That could have been the case for all of Syria many tens of thousands of deaths ago. Whatever the corporate media suggest, those deaths were lost not in a failed heroic battle for freedom, which, even if it was an early aspiration for some fighters, quickly became a goal that was impossible for them to realise. No, those deaths were entirely pointless. They were sacrificed by a western military-industrial complex in a US-Saudi Great Game that dragged on for many years after everyone knew it was doomed.

Nancy Pelosi’s purported worries about Isis reviving because of Trump’s Syria withdrawal are simply crocodile fears. If she is really so worried about Islamic State, then why did she and other senior Democrats stand silently by as the US under Barack Obama spent years spawning, cultivating and financing Isis to destroy Syria, a state that was best placed to serve as a bulwark against the head-chopping extremists?

Pelosi and the Democratic leadership’s bad faith – and that of the corporate media – are revealed in their ongoing efforts to silence and smear Tulsi Gabbard, the party’s only candidate for the presidential nomination who has pointed out the harsh political realities in Syria, and tried to expose their years of lies.

Pelosi and most of the Democratic leadership don’t care about Syria, or its population’s welfare. They don’t care about Assad, or Isis. They care only about the maintenance and expansion of American power – and the personal wealth and influence it continues to bestow on them.

Nuclear War: Just Another Day

Catastrophic events that send the world into turmoil happen on ‘just another day’. The atom bomb that exploded over Hiroshima took place while thousands of ordinary folk were just going about their everyday business on ‘just another day’. A missile attack on a neighbourhood in Gaza or a drone attack on unsuspecting civilians in Afghanistan: death and destruction come like a bolt from the blue as people shop at the local market or take their kids to school on ‘just another day’.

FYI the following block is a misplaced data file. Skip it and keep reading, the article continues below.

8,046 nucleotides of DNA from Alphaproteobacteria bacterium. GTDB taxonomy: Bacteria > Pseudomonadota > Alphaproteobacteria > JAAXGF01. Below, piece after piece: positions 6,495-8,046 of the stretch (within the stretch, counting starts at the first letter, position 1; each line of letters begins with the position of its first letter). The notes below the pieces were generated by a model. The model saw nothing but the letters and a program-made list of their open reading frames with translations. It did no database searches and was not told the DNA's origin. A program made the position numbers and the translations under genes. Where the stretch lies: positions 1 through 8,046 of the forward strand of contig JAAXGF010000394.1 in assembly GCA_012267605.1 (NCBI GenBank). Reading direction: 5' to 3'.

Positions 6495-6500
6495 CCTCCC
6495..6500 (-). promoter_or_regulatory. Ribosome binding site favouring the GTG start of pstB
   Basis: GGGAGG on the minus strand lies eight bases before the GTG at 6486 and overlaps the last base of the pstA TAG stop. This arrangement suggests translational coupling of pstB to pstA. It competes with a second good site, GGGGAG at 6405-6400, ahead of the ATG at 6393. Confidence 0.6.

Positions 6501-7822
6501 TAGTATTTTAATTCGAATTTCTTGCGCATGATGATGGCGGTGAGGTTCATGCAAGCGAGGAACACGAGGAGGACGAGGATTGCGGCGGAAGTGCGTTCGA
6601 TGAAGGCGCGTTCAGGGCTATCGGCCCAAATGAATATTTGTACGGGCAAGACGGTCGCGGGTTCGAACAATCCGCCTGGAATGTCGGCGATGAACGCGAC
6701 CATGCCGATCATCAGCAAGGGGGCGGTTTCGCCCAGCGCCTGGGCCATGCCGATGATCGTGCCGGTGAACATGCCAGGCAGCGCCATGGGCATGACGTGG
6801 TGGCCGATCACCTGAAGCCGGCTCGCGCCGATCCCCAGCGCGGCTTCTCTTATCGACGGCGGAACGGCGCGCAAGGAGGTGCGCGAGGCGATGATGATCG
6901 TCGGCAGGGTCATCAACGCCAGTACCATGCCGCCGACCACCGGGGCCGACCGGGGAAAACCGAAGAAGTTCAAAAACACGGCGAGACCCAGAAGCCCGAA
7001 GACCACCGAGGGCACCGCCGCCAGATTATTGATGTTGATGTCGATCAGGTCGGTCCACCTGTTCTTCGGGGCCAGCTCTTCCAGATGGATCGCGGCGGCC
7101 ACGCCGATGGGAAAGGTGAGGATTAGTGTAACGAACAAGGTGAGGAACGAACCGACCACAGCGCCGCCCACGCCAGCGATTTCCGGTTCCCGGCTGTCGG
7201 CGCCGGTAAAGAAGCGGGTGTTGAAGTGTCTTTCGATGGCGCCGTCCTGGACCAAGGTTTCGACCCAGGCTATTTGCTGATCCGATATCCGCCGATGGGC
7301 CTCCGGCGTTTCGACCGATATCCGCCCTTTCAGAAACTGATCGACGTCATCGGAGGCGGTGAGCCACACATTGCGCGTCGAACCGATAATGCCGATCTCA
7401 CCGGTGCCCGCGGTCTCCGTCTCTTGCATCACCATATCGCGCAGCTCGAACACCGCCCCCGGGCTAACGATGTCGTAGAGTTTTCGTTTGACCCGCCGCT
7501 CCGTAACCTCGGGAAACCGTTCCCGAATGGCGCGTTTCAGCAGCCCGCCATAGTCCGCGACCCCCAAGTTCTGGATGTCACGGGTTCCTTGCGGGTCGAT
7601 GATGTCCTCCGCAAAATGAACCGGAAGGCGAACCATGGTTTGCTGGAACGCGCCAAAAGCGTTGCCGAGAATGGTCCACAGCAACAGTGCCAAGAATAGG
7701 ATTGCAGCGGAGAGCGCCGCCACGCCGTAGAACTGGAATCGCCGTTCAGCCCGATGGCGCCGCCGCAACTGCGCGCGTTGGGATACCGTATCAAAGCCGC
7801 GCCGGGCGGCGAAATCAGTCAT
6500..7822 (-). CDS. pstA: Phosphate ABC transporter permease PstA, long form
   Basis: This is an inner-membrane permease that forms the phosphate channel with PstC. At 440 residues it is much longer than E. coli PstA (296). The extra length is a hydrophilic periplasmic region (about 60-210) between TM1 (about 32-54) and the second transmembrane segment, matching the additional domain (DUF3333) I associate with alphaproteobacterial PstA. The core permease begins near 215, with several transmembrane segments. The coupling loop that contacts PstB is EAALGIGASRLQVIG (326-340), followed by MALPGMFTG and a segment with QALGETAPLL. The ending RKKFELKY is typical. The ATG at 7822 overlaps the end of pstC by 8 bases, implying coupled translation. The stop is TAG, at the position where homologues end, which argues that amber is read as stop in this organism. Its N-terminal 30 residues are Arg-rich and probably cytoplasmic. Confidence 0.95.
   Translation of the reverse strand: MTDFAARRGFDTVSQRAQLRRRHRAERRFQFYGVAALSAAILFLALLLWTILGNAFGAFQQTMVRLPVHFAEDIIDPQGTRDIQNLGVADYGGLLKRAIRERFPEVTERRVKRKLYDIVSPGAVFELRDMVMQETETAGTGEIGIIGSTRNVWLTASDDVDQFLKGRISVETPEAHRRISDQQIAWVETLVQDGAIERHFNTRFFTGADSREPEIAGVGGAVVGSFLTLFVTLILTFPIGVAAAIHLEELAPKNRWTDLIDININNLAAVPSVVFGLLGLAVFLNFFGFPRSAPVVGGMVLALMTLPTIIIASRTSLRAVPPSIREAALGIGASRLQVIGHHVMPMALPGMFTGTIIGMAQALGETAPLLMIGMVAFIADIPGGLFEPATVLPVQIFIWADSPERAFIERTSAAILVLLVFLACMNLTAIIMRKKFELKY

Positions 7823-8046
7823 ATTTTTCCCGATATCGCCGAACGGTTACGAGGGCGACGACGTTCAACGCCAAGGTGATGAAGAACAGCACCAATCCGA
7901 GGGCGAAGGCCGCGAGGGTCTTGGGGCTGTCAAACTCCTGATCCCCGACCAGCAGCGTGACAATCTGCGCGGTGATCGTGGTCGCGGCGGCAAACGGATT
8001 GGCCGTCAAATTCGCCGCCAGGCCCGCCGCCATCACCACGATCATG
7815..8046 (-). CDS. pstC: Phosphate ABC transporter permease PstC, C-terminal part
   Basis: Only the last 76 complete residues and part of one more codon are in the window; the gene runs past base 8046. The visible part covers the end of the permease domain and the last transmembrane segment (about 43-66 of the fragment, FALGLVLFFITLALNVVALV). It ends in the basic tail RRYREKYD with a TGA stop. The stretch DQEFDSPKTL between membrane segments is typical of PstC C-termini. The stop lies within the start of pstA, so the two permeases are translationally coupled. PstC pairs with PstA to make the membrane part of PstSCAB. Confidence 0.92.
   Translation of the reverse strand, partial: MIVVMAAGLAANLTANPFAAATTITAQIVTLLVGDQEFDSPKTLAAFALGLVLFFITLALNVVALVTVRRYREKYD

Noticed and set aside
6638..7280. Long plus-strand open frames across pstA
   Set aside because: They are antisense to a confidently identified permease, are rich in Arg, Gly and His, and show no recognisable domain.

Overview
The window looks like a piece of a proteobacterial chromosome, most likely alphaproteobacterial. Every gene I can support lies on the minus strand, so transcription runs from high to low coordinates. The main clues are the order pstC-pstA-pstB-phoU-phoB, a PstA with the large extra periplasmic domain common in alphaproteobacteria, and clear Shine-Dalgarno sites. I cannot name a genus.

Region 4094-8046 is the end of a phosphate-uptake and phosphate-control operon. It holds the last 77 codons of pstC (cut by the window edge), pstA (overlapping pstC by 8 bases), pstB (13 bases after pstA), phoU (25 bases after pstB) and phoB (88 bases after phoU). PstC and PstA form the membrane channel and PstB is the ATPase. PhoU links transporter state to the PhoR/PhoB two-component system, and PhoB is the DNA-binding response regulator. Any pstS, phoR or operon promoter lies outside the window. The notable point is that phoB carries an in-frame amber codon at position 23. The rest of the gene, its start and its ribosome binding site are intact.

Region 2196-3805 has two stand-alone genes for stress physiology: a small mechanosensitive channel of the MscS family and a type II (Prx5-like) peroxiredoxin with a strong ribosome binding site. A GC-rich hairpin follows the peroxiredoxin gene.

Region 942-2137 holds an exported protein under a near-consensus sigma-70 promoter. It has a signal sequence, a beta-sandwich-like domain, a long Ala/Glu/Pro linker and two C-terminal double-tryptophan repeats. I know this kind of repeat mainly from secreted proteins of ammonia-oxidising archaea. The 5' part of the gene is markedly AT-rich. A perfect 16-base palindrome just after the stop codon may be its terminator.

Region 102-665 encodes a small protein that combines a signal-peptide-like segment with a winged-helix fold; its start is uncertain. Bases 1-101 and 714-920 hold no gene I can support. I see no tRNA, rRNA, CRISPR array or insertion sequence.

Will it be ‘just another day’ when the next nuclear bomb is exploded in anger, an ordinary day when people are just going about their daily business? By then it might be too late to do anything, too late to act to try to prevent an unfolding global catastrophe on a scale never before witnessed by humans.

Yet so many appear too apathetic and wrapped up in a world of gadgets, technology, shopping malls, millionaire sports players and big-time sports events to think that such a thing could be imminent.

Are they so preoccupied with the machinations of their own lives in cotton-wool cocooned societies to think that what is happening in Syria or Iraq is just too boring to follow or that it doesn’t really concern them or it is ‘not my problem’? Do they think they are untouchable, that only death, war and violence happens in faraway places?

Could any of us even contemplate that on some not-too-distant day a series of European cities could be laid waste within a matter of minutes? It isn’t worth thinking about. Or is it?

The US (and the West’s) foreign policy is being driven on the basis of fake morality and duplicity. Millions lie dead in Iraq, Afghanistan, Syria and Libya as a result of US-led imperialism and nuclear-armed Russia is constantly demonised simply because it will not acquiesce to Washington and serve as a vassal state.